Tesla’s Fremont plant is the only remaining car assembly plant on the West Coast. When it was called NUMMI, it employed 4,700 workers, most recently building Tacoma pickups and Corolla sedans. Current employment is estimated to be about 2,000, many of who are experienced autoworkers, having worked at the facility under prior management.

Employee reviews of Tesla posted online mention a fast pace and long hours. That’s typical of many Silicon Valley startups, which typically focus more on engineering than manufacturing. While work hours are a traditional wedge issue that labor unions use to rally workers onto their side, the frenetic pace in Silicon Valley is part of the culture there. “Engineering lends itself to a different style of self-starters, independent-minded people, survival of the fittest,” said Art Pulaski, head of the California Labor Federation labor union. “Manufacturing is different.”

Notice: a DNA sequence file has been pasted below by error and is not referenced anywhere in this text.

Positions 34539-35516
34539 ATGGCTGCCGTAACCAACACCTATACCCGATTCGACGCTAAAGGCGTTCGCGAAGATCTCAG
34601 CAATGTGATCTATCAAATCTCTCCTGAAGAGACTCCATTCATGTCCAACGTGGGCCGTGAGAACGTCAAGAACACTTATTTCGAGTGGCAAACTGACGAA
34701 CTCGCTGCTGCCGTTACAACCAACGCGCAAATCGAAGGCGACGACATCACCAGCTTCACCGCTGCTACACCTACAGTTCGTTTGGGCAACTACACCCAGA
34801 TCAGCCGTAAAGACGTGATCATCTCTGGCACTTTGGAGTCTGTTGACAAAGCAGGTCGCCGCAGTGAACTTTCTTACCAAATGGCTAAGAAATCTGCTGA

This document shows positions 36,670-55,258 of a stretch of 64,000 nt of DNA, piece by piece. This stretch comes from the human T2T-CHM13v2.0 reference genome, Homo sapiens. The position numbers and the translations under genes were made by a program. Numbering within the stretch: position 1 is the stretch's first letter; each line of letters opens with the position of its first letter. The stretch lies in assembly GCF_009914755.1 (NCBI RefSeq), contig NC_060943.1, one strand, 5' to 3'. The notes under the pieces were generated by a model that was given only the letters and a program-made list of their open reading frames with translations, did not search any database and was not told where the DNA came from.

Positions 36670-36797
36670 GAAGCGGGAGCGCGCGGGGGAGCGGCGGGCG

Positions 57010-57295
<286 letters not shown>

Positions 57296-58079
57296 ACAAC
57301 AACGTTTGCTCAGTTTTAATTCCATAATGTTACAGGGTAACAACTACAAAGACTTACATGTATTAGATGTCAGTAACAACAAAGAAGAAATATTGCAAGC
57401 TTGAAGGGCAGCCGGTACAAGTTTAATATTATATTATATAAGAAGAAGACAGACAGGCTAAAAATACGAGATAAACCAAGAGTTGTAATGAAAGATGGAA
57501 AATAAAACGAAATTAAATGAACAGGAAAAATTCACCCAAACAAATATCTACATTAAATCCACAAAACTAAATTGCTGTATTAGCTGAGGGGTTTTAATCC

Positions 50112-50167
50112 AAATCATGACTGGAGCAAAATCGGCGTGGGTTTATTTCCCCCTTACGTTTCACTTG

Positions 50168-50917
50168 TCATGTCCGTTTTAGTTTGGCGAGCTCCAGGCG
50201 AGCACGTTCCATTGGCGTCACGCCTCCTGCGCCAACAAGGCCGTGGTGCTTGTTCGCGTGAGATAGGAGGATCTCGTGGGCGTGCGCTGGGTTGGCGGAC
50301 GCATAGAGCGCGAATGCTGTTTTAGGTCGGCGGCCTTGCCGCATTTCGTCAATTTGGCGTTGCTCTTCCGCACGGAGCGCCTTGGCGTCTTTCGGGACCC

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Elon Musk: Model X Will Be AWD Only and Priced “Slightly Higher” Than Model S http://www.thetruthaboutcars.com/2013/11/elon-musk-model-x-will-be-awd-only-and-priced-slightly-higher-than-model-s/ http://www.thetruthaboutcars.com/2013/11/elon-musk-model-x-will-be-awd-only-and-priced-slightly-higher-than-model-s/#comments Tue, 05 Nov 2013 12:00:52 +0000 http://www.thetruthaboutcars.com/?p=641969 At the opening of his company’s London store, Tesla Motors CEO Elon Musk had some comments about the company’s upcoming falcon-winged crossover, the Model X. He said that it will offered only in an all wheel drive configuration that features electric motors in both the front and back of the car, and that it’s starting […]

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Click here to view the embedded video.

At the opening of his company’s London store, Tesla Motors CEO Elon Musk had some comments about the company’s upcoming falcon-winged crossover, the Model X. He said that it will offered only in an all wheel drive configuration that features electric motors in both the front and back of the car, and that it’s starting price will be slightly more than that of the Model S, which starts at $60,000.